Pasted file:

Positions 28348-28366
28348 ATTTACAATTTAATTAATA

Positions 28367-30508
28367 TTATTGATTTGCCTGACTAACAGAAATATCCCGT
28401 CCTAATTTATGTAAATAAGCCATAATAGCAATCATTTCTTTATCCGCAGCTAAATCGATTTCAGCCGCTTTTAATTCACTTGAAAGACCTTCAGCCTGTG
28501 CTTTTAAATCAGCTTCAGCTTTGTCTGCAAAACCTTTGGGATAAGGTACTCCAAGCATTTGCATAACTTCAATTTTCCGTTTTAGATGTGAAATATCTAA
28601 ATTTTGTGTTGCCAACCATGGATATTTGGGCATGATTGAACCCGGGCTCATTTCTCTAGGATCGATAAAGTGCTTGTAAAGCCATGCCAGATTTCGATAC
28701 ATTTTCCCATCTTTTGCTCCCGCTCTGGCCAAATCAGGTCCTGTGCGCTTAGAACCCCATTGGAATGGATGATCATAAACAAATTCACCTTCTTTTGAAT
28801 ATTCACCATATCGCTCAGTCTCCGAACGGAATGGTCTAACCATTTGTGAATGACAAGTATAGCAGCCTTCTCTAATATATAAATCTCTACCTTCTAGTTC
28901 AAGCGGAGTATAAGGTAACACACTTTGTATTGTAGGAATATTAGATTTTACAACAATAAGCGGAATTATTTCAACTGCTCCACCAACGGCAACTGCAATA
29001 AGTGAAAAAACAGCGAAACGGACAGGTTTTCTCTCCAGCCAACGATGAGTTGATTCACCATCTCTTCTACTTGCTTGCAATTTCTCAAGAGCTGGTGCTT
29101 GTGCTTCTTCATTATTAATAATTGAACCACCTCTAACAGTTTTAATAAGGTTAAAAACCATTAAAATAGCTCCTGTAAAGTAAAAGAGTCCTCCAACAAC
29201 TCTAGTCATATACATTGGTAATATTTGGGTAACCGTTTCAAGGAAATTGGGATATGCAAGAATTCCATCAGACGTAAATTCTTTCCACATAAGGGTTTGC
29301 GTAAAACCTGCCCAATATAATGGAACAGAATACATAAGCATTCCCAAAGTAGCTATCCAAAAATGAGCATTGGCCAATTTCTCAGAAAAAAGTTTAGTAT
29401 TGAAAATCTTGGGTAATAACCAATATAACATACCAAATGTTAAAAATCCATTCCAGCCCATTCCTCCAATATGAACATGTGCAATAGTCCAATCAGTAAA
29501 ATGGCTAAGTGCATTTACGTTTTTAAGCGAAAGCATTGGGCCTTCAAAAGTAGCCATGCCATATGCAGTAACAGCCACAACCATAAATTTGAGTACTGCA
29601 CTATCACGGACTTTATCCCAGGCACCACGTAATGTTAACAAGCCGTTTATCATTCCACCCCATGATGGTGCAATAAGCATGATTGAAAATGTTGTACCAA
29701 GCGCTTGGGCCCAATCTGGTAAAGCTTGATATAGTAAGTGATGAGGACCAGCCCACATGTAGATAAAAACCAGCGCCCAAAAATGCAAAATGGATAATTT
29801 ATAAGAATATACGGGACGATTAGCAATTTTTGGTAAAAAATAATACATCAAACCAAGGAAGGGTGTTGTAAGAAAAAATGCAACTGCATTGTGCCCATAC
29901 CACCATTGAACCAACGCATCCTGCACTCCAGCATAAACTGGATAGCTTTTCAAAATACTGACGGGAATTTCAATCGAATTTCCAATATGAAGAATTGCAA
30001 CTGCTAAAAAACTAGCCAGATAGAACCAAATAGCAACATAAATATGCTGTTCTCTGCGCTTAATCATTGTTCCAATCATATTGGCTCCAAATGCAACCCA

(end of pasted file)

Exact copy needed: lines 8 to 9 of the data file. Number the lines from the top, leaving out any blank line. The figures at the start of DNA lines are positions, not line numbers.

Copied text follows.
28701 ATTTTCCCATCTTTTGCTCCCGCTCTGGCCAAATCAGGTCCTGTGCGCTTAGAACCCCATTGGAATGGATGATCATAAACAAATTCACCTTCTTTTGAAT
28801 ATTCACCATATCGCTCAGTCTCCGAACGGAATGGTCTAACCATTTGTGAATGACAAGTATAGCAGCCTTCTCTAATATATAAATCTCTACCTTCTAGTTC